Disastrous financial results for RenaissanceMay 21 - 1pm
Renaissance has today announced a surprise financial result for the six months until 31st March 2013. In the prior corresponding period the company produced a profit of $1.8 million, this year the result has swung to a $3 million loss.
While most of the profit from the prior corresponding period came from insurance payouts, the company is extremely disappointed with its current operating earnings.
The company says:
“We thought we were sailing into clear air after the agonies of the earthquake and the sale of distribution in July last year. That has not been the case. Our retail operation has been extremely disappointing and our constant action on overheads never seems to be enough and trails behind the level of activity. Overheads remain too high for the remaining businesses. The bright spot has been education which continues to perform well despite the appreciating $NZ and a slow international student market.”
In the statement made to the NZX, the company has seen its margin on Apple products sold in its retail operations drop from 11 to 8%. It also has seen a revenue decrease of 26% on Apple products during the same period.
Read the rest of the statement below:
Retail has been the main reason for the poor performance in the first half of 2013. In the half year to March 31 retail made an operating EBIT loss, before impairment of goodwill, of $511,000. This compares with a profit of $164,000 in the same period last year.
There have been issues, a combination of management and overall Apple supply and demand.
Before Christmas we were severely constrained for Apple stock. This was a worldwide phenomenon for Apple. After Christmas we have not had the benefit of new models to boost sales. Nonetheless we have lifted unit sales in all categories except iPhone.
Notwithstanding this, Apple revenue for the period is down 26%. We have achieved lower per unit sale prices in all our Apple product lines and unit sale prices of the iPad, since the advent of the ‘mini’ are down 28%. When
Apple announced their results for the quarter to March 31 we noted that revenue in “the rest of Asia” was down 20% on the immediately preceding quarter. Unfortunately Apple does not share their results for New Zealand so a direct comparison is not possible. When Apple sales are down, sales of third party products follow.
Our average gross margin on Apple product declined from 11% in the first half of 2012 to 8% in the first half of 2013. Apple dropped its margins on mini iPads when they were introduced so that has contributed to the gross margin decline. On top of that, many of our competitors use Apple product as a loss leader to attract customers to their store. It has been a tough environment.
Over the period we have consistently missed budgeted revenues. We re-forecasted after December and we have missed those numbers. Retail has our full attention and we are working through solutions. The simplest analysis is that the overheads management needs to run the retail business are too high by comparison with our Apple-only international peers.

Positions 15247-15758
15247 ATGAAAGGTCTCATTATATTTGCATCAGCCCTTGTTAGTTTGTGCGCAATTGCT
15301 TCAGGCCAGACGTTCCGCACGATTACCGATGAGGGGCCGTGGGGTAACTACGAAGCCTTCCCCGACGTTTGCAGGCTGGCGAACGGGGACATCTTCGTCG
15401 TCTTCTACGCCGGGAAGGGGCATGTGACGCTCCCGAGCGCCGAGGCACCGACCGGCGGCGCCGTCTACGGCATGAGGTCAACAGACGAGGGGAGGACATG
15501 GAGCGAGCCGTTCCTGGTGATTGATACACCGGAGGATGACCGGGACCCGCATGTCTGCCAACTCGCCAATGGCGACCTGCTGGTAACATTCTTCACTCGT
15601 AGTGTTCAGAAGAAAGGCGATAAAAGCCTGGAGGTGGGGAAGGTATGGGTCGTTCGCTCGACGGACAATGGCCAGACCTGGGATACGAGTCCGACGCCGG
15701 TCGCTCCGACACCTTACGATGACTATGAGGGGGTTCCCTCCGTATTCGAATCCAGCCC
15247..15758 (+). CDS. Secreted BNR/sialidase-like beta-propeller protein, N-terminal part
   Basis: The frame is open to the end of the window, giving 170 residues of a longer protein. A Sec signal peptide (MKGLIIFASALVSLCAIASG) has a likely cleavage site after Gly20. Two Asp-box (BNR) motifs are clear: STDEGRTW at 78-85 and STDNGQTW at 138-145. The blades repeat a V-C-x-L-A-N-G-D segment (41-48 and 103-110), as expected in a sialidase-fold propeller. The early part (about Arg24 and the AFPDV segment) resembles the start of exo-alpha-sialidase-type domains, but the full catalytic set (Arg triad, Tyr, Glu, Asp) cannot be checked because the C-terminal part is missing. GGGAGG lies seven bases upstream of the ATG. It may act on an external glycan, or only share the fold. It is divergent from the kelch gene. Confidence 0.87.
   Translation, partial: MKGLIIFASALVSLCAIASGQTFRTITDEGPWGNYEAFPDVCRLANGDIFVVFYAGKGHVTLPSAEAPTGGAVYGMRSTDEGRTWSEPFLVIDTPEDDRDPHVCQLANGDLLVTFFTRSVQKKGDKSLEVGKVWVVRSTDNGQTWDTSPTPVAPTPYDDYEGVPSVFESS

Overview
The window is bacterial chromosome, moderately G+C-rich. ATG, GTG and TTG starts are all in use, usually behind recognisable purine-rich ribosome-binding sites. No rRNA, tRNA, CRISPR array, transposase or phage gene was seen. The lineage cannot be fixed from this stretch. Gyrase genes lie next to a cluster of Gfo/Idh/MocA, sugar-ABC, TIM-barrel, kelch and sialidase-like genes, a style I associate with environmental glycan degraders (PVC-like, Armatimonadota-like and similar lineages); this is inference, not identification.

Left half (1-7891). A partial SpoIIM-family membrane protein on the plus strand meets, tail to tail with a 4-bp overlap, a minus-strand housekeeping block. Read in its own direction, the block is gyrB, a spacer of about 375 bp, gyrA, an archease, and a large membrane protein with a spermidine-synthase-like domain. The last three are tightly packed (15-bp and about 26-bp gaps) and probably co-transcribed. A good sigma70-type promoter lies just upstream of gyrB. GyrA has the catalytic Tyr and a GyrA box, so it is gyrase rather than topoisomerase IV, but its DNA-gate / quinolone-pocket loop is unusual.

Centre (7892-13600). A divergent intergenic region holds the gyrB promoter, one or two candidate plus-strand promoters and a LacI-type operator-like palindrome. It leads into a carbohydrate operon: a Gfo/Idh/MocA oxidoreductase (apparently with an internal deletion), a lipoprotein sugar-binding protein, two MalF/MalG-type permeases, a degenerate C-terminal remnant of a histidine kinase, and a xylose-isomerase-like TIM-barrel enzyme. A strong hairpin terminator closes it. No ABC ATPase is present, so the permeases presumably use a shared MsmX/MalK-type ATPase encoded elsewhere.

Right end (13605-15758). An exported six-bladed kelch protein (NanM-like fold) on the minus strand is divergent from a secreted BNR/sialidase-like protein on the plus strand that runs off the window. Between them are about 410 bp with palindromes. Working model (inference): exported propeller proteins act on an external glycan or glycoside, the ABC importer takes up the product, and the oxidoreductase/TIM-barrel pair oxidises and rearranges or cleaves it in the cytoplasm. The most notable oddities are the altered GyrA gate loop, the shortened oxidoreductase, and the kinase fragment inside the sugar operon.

Our retail division is work in progress and we are working systematically through options. We decided that we should write off the goodwill attributable to the retail division because the forecasts that had sustained
that value at the full year have clearly not been met.
By comparison Education is going well. While we are struggling along with everyone else for international students, EBIT in the first half was $854,000 and we remain on target for an EBIT contribution of about $2.2m for the full year.
We have probably grown as big as we can domestically because Equivalent Full Time Students (EFTS) are capped. The industry is demanding Yoobee graduates and we are filling every available role. Our employment outcomes are some of the best of any private college in New Zealand. Unfortunately demand for our domestic graduates does not necessarily translate into opportunities for Yoobee because of the government cap on student numbers.
In this period we have shifted into the new campus in Auckland and the uplift in morale amongst staff and students can be felt. It is a great facility. All the costs of the shift except fit out have been expensed in this period.
We have nearly concluded arrangements with the Open Polytechnic to offer a degree program, which we aim to deliver on the Auckland campus in July. We already have an internship program running. This is running successfully with 6 Yoobee interns employed to work 20hours per week, aiming to complete their degree in one year.
Our online learning project is in the home straight. Our first four courses have been developed and one has been tested in the market with great feedback. Promotional videos have been developed. A marketing strategy has been scoped. The first courses will be offered in June. All the costs of development have been charged against profits as we have incurred them. We see synergies between our online project, marketing, short courses and publishing and our Sydney campus. The outlook for education is really encouraging.
With the sale of Distribution in July last year and retail shrinking we have been in what seems a continuing attempt to right size our overheads. The table below shows our efforts on overheads related to Retail and our Corporate overheads. In the year to September 2012 our overhead in retail was $2.0m. We are currently running at about $1.4m on an annual rate and by the next financial year they should be about $1m. Our Corporate overhead was $2.4m in the year to September 2012 and is currently running at about $1.1m per annum. In the next financial year it should be about $0.9m.